Zebulon Vance Statue
Description: An 8.5-foot tall bronze statue depicts a majestic Vance in the midst of debate. The statue occupies a niche in a wall of granite. The right wing of the wall shows a bronze relief plaque depicting a scene of North Carolina industry; the left displays a bronze relief plaque depicting a scene of North Carolina agriculture. The original statue stood on an 11.5-foot tall base made of Mt. Airy granite.
Contemporary view |
Left front panel |
Right front panel |
Rear view |
Left rear inscription |
Right rear inscription
Front right: THE SUBJECTION OF EVERY PASSION AND PREJUDICE . . . TO THE / COOLER SWAY OF JUDGMENT AND REASON, WHEN THE COMMON / WELFARE IS CONCERNED, / IS THE FIRST VICTORY TO BE WON.
Front left: IF THERE BE A PEOPLE ON EARTH GIVEN TO SOBER SECOND / THOUGHT, AMENABLE TO REASON AND REGARDFUL OF THEIR / PLIGHTED HONOR I BELIEVE THAT "_ IT IS THE PEOPLE OF / NORTH CAROLINA.
Rear left: THE COUNTRY TURNS TOWARD HER YOUNG MEN AND CALLS /
THEM TO LEAD THE WAY IN PREACHING AND PRACTICING /
HOPE. YOU ARE REQUIRED, ABOVE ALL, TO TEACH OUR PEOPLE /
TO LOOK UP FROM THE CRUMBLING ASHES AND PROSTRATE /
COLUMNS OF THEIR PRESENT RUIN, TO THE MAJESTIC PRO- /
PORTIONS AND SURPASSING GRANDEUR OF THAT TEMPLE /
WHICH MAY YET BE BUILT BY THE HAND WHICH LABORS, THE /
MIND WHICH CONCEIVES, AND THE GREAT SOUL WHICH /
Rear center: ZEBULON BAIRD VANCE / 1830-1894
Rear right: WELL AND TRULY NORTH CAROLINA PERFORMED HER DUTY, AS /
THE RESULT ON MANY A STRICKEN FIELD WILL SHOW, FIRST AND /
LAST SHE SENT TO THE ARMIES OF THE CONFEDERACY, NOT /
RELATIVELY, BUT ABSOLUTELY, MORE SOLDIERS THAN ANY /
OTHER STATE IN THE SOUTH; FURNISHED MORE SUPPLIES, /
EQUIPPED HER TROOPS BETTER ... THERE WAS NOT A SAC- /
RIFICE WHICH SHE WAS CALLED UPON TO MAKE FOR THE /
GOOD OF THE SOUTHERN CAUSE THAT SHE DID NOT /
MAKE, AND MAKE CHEERFULLY.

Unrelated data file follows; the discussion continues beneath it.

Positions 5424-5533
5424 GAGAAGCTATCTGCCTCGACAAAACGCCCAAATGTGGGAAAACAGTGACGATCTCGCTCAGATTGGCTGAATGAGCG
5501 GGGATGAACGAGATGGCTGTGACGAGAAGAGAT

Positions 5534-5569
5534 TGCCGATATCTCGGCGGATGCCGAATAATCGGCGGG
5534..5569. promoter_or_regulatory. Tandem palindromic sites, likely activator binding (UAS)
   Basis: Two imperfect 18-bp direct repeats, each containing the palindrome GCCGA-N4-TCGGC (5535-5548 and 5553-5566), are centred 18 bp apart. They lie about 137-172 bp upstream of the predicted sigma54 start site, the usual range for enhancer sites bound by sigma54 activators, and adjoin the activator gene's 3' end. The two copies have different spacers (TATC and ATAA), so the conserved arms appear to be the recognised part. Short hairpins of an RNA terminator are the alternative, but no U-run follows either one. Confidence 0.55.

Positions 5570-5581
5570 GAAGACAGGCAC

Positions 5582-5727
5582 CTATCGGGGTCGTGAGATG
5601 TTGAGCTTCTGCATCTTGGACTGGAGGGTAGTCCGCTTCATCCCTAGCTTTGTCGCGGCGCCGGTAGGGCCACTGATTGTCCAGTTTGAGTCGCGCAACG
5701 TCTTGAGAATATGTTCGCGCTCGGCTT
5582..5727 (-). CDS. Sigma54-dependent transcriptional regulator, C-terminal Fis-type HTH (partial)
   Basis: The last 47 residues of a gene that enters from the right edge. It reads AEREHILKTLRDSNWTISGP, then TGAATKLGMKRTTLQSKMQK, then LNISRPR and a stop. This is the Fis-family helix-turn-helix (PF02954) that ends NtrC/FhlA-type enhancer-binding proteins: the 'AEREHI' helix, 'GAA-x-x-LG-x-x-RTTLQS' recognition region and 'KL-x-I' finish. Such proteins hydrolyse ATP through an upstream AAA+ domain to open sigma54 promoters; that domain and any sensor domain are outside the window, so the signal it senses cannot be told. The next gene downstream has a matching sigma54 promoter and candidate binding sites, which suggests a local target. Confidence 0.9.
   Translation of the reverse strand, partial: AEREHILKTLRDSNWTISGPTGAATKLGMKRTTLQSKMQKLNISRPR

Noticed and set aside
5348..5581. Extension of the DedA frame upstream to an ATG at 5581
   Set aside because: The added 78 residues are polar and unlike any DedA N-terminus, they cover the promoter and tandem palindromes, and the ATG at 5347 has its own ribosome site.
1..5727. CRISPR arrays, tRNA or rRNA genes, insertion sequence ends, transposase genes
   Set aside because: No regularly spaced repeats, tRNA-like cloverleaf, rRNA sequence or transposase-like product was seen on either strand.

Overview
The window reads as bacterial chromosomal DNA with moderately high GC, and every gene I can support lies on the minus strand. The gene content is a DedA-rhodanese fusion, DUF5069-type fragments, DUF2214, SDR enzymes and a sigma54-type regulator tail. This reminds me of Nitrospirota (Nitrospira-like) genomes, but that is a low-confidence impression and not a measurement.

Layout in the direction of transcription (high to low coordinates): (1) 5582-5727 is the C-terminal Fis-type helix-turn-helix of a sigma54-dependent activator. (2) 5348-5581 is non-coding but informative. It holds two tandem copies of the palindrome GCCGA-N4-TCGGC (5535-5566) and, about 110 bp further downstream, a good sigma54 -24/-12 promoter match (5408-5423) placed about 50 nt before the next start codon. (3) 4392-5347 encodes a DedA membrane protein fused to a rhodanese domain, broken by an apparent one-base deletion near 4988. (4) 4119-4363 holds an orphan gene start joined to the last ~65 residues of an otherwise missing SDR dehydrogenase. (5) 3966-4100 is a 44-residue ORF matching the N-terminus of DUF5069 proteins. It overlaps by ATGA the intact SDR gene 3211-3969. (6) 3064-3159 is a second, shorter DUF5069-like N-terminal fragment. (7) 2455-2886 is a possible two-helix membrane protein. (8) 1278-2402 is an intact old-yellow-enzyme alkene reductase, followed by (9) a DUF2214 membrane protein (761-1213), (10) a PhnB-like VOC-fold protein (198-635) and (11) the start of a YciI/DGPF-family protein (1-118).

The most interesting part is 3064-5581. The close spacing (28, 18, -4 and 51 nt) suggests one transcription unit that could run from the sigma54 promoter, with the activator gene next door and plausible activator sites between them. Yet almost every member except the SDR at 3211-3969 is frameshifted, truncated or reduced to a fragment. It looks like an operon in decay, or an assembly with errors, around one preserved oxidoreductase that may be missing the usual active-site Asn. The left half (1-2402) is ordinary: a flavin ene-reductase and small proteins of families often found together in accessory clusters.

Dedication date: 8/22/1900
Creator: Henry Jackson Ellicott, Sculptor
Raleigh Marble Works, Builder
Scoggins Memorial Art Shop of Charlotte, NC, Builder
Gorham Manufacturing Company, Foundry
Materials & Techniques: Bronze sculpture, Mount Airy granite base (original), granite base (current), bronze plaques
Sponsor: The Vance Monumental Association, formed on April 24, 1894, raised $3,000 toward the cost of the monument (of that $1,970.65 was raised from public contributions and $218.00 was collected from the interest accrued from the selling of old war bonds). In 1899 the state legislature appropriated another $5,000.
Unveiling & Dedication: 8-22-2000
Post dedication use: On Vance's birthday (May 13th), members of the Asheville United Daughters of the Confederacy and B'nai B'rith held a program near the monument to honor his birth.
Subject notes: Zebulon Baird Vance was the governor of North Carolina from 1862 to 1865 and from 1877 to 1879. He also served in the Confederate army until 1862. He is remembered for having worked hard to supply the Confederate troops and to protect the rights of North Carolina during the war. He served in the United States Senate from 1879 to his death in 1894. He was a very popular Democratic figure in North Carolina. Read more about Zebulon Baird Vance.
Controversies: Friends and supporters of Vance wanted a monument soon after Vance's death, but at the time the legislature was too racially and politically divided to support the project. After 1898, when Democrats regained control of the state legislature, Democrats used their majority to approve funding for the monument to their party hero.
The sculpture of Vance received criticism for its unattractive representation of the state's noted politico. The height of the pedestal upon which the sculpture of Vance posed also aroused criticism for preventing viewers from admiring the details of the statue. When the Vance monument was relocated in 1949 to face the Charles Aycock monument, it was lowered from its former height to match the level of the Aycock monument.
Location: Today the monument stands in Raleigh's Union Square, facing a monument of Charles Aycock.
Former Locations: The statue originally stood 100 feet east of the eastern front doors of the North Carolina State Capitol. In 1949, it was relocated to its current position in order to make room for the monument to the Presidents North Carolina Gave the Nation. The original granite pedestal was replaced with the base that currently holds the monument to match the monument to Charles Aycock.
Landscape: Union Square in downtown Raleigh has 14 monuments in total, including "ÃPresidents North Carolina Gave the Nation", George Washington, Women of the Confederacy, a Confederate Monument, North Carolina Veterans' Monument, and Vietnam Veterans' Memorial.
Subjects: Historic Political Figures